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How to Strengthen Weak Ankles
Your ankles hold the weighty job of helping to support your entire body, so weak ones put excess stress on your hips and knees. Sporting weak ankles, which often occurs after a sprain or other injury, increases your risk of re-injury and makes it more difficult to walk, especially on uneven surfaces. Spending time on exercises that target your ankles can help you build strength in this body-supporting muscle group so you're able to walk and exercise pain-free.
Start with Isometric Exercises
Isometric exercises require you to push against a solid object. These types of exercises are the easiest to start with when strengthening your ankles, according to the American Orthopaedic Foot and Ankle Society, as the resistance helps strengthen the ankle and the surrounding muscles and joints. Stand next to your couch and place your ankle flush against the side or front. Put your ankle in a down and in position, pressing it up against the couch, and hold it for 10 seconds, recommends the CEMM Orthopedic Injury and Prevention website. Do the same thing again, but place your ankle in an up and out position. Place the top of your foot under the edge of the couch and push up, holding for 10 seconds.
Move on to Isotonic Exercises
Once you've mastered isometric exercises, move on to isotonic movements, the American Orthopaedic Foot and Ankle Society suggests. Resistance bands are a highly effective isotonic exercise tool that can help build ankle strength. Place a band around the bottom of one foot, holding one end of the band in each hand. Gently push your ankle down as far as you can, return to your starting position and then repeat 10 times. Tie the ends of the resistance band around a fixed object and place the top of your foot inside the band. Point your foot down and pull your ankle as far as you can. The American Council on Exercise suggests placing a resistance band around the ball of your foot so it's pulling the bottom of your foot away from your body. Point your toes and pull them toward your shin, return to the starting position and repeat.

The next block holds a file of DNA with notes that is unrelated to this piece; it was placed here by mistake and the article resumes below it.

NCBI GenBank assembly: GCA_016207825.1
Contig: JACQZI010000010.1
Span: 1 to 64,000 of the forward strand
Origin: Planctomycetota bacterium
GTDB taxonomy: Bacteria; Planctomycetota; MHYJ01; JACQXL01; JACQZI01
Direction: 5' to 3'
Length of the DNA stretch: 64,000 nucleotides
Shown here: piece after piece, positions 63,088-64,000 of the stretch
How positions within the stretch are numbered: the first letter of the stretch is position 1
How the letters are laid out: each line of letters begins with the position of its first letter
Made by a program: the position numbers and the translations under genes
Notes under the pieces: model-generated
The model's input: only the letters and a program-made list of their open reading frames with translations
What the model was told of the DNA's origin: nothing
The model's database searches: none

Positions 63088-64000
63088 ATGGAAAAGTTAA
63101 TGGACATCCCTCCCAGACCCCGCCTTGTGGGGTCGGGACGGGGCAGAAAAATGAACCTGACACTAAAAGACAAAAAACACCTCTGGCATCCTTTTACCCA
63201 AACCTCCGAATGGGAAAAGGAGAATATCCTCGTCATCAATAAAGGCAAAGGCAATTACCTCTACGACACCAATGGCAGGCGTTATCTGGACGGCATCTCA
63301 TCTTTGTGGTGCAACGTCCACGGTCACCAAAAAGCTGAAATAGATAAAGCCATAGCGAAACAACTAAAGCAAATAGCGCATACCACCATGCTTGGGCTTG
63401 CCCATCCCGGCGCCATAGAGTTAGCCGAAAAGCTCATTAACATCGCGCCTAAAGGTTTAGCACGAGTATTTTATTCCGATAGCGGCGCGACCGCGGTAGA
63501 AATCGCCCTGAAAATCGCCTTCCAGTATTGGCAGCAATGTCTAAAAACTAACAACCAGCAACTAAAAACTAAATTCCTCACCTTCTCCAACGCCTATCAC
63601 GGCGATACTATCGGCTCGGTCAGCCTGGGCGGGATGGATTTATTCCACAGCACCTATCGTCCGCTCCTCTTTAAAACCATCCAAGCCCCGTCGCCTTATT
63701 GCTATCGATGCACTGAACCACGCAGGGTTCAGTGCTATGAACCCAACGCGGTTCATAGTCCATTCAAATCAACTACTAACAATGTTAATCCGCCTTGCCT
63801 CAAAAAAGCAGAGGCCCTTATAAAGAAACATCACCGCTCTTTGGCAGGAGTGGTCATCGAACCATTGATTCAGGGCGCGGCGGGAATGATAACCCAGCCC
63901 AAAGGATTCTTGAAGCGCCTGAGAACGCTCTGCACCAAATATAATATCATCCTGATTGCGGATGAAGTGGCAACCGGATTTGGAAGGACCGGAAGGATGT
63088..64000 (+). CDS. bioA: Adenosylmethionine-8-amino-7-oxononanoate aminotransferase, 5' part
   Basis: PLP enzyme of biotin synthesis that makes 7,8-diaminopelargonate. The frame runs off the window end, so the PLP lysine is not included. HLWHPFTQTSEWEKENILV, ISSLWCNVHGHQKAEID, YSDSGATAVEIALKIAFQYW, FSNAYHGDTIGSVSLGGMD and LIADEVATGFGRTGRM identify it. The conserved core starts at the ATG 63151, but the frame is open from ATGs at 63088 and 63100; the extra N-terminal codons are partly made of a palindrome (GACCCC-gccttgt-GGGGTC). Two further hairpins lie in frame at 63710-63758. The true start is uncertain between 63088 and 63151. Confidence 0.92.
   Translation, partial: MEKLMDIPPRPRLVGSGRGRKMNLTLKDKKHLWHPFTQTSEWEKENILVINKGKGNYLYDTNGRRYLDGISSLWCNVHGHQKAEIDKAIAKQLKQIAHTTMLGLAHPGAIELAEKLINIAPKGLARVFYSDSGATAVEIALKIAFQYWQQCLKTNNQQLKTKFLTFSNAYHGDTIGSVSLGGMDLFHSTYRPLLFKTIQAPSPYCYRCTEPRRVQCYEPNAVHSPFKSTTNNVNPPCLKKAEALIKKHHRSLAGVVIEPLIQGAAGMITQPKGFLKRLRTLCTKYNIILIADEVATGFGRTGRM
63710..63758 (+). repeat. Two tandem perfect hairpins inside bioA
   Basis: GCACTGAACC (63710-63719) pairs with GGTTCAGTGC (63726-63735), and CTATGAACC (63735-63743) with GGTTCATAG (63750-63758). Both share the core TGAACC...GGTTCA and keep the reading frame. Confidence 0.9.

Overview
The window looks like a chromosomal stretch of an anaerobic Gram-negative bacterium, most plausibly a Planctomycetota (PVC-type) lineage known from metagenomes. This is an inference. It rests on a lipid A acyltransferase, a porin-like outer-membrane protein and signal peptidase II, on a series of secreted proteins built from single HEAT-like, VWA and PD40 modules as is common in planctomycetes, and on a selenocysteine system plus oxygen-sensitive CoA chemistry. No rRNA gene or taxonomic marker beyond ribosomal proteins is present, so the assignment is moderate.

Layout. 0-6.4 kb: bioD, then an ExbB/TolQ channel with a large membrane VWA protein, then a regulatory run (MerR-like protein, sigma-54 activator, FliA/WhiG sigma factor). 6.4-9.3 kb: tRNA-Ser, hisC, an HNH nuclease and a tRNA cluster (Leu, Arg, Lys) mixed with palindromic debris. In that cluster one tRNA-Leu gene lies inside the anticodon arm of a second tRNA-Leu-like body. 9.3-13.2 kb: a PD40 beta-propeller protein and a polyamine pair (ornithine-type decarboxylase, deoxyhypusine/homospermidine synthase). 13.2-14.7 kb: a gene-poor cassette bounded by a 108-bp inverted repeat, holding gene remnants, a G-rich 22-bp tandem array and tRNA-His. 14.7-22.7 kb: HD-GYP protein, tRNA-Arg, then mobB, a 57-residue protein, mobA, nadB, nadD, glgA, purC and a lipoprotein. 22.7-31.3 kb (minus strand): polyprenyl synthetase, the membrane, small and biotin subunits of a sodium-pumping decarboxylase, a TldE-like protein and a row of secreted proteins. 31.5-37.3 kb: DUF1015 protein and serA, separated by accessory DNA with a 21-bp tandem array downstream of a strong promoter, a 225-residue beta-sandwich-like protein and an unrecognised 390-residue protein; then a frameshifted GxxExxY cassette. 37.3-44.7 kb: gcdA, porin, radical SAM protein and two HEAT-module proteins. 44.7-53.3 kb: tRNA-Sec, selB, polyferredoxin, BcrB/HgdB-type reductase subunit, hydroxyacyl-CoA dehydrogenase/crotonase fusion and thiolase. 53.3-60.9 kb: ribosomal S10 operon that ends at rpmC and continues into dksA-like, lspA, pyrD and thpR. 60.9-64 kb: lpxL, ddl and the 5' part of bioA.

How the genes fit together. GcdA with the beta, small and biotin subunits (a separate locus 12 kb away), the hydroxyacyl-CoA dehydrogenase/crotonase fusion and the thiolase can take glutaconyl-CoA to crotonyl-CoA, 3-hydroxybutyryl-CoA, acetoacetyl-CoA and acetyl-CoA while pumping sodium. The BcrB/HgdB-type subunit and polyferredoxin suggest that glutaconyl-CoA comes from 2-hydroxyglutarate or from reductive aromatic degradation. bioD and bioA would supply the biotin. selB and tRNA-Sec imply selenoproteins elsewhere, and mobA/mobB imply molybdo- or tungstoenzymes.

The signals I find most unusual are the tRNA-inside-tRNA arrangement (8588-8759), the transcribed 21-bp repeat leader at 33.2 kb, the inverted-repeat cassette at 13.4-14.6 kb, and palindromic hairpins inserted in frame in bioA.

Follow up with Proprioceptive Exercises
Once you've gained strength with isotonic movements, add proprioceptive exercises to your ankle-strengthening routine. Stand on one foot on a pillow, holding the position for 10 seconds and repeating 10 times, recommends the CEMM Orthopedic Injury and Prevention website. Stand on your weak leg and wrap a resistance band that's been tied to a stationary object around your stronger ankle. Pull on the resistance band or swing it behind your weaker leg as additional ways to build ankle strength.
Yoga can be an effective way to build flexibility in your ankles, which decreases the risk of injury, according to "Yoga Journal." Virisana, also called the Hero Pose, for example, can improve flexibility on the front of the ankle. Kneel down with your thighs perpendicular to the floor and your inner thighs touching. Move your feet slightly wider than your hips, exhale and sit back so your buttocks are on the floor between your calves. Hold the pose for 30 seconds to 1 minute. Tight calves increase the risk of ankle sprains, but strengthening them can help protect your ankle strength, according to Nicholas A. DiNubile and William Patrick, authors of "FrameWork: Your 7-Step Program for Healthy Muscles, Bones, and Joints."
- Accupressure's Potent Points: A Guide to Self-Care for Common Ailments; Michael Reed Gach, Ph.D.
- American Orthopaedic Foot and Ankle Society: How to Strengthen Your Ankle After a Sprain
- New York Sports Podiatry: Chronic Ankle Instability: How to Strengthen Weak Ankles
- American Council on Exercise: Ankle Flexion
- FrameWork: Your 7-Step Program for Healthy Muscles, Bones, and Joints; Nicholas A. DiNubile and William Patrick
- Yoga Journal: Step Lively
- CEMM Orthopedic Injury and Prevention: Ankle Exercises -- Isometric Exercises
- Yoga Journal: Hero Pose
Sara Ipatenco has taught writing, health and nutrition. She started writing in 2007 and has been published in Teaching Tolerance magazine. Ipatenco holds a bachelor's degree and a master's degree in education, both from the University of Denver.